CHASS Connect: 2009-2010 Sequences

(Fulfills Religious Studies, Fine Arts and Social Science)

These three courses will provide students with some tools for understanding Islam as a multi-faceted way of life. You will explore the history of Islam, the interconnections between religion and politics, and gender relations in the "Muslim" world.

Fall 2009
Professor Ali
Islam: Texts and Interpretations

We will gain an introductory knowledge of Islamic scriptures and their interpretations in historical contexts. We will focus on the history and the main themes of the Qur’an and the Hadith, and Islamic traditions of theology, law, mysticism, philosophy, ethics, arts, science, and interreligious relations. You will be equipped with some theoretical tools for understanding Islam as a multi-faceted way of life, as well as how Islam is situated in history and in the contemporary world.

Winter 2010
Professor Aslan
Religion and Politics

Although these are the two topics to avoid at all costs when dealing with friends or family, in this class we will discuss them at length in regards to the development of the Middle East. In this vital region, the line between religion and politics is very hazy at best. Islam as a religious ideal often permeates every aspect of society. Only by examining how religion influences politics can we can derive a more informed analysis of the situation that led to the partitioning of the Indian subcontinent, the Islamic Revolution in Iran, the rise of the Taliban in Afghanistan, and to the continuing cycle of violence between Israelis and Palestinians.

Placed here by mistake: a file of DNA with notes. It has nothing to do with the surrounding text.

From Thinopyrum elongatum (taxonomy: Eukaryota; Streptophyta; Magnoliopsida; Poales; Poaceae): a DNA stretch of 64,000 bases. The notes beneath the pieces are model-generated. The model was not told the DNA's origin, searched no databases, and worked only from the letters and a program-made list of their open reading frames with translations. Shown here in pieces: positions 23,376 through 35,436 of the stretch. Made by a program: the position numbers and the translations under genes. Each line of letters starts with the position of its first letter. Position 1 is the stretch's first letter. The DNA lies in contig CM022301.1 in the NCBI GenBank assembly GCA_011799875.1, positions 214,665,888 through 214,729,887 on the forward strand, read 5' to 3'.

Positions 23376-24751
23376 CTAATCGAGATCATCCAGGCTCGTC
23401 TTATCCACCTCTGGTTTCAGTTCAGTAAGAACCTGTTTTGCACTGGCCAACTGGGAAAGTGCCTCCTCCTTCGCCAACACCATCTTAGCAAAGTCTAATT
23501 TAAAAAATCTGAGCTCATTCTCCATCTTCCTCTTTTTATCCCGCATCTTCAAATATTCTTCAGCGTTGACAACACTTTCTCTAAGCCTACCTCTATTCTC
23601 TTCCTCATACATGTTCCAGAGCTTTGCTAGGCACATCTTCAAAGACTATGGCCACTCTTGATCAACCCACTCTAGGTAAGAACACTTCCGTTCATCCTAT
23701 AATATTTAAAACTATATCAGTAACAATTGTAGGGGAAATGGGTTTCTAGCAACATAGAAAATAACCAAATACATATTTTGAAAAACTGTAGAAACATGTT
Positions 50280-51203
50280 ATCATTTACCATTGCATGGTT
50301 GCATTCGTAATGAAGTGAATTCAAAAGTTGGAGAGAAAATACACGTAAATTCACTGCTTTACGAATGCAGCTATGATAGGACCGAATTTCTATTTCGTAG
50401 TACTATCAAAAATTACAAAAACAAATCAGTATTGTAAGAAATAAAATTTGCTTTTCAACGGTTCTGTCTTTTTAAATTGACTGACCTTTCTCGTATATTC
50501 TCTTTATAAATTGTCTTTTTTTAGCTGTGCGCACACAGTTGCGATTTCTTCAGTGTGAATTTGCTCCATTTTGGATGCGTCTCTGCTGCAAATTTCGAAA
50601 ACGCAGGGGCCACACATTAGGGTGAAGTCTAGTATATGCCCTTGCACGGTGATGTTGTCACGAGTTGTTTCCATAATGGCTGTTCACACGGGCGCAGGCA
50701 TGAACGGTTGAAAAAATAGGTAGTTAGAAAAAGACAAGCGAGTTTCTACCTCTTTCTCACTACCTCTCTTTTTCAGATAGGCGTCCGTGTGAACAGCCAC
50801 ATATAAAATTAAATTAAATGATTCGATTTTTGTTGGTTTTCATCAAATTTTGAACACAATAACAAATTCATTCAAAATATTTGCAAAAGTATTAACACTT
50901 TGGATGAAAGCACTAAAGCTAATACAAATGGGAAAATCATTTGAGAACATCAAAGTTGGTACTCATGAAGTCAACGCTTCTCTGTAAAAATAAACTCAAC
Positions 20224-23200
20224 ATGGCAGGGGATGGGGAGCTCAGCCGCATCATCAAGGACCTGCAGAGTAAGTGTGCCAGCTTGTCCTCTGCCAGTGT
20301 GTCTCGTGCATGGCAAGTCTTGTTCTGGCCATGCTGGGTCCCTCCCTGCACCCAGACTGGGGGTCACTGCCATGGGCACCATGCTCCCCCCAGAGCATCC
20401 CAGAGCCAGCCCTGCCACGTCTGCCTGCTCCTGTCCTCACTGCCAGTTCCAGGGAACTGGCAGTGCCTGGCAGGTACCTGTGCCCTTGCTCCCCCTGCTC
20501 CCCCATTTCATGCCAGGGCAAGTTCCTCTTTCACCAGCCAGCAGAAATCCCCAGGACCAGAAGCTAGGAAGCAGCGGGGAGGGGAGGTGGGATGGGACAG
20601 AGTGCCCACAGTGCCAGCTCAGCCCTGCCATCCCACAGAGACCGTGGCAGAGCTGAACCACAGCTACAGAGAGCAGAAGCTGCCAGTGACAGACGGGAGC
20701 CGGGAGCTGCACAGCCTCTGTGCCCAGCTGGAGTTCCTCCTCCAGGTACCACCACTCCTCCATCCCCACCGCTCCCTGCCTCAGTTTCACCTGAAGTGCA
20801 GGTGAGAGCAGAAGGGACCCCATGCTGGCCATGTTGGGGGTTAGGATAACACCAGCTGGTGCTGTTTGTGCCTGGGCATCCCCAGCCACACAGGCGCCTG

Spring 2010
Professor Hafez
Muslim Societies and Cultures: Gender, Modernization, and Social Change

This course will introduce students to the broad themes in the scholarship of the "Muslim World." We will begin with analyzing the approaches to the study of Islamic societies and cultures; then explore gender relations in Islam, the family, and nationalism; and finally look at social change and development. All of which will shed a critical light on the major themes, questioning rather than addressing issues.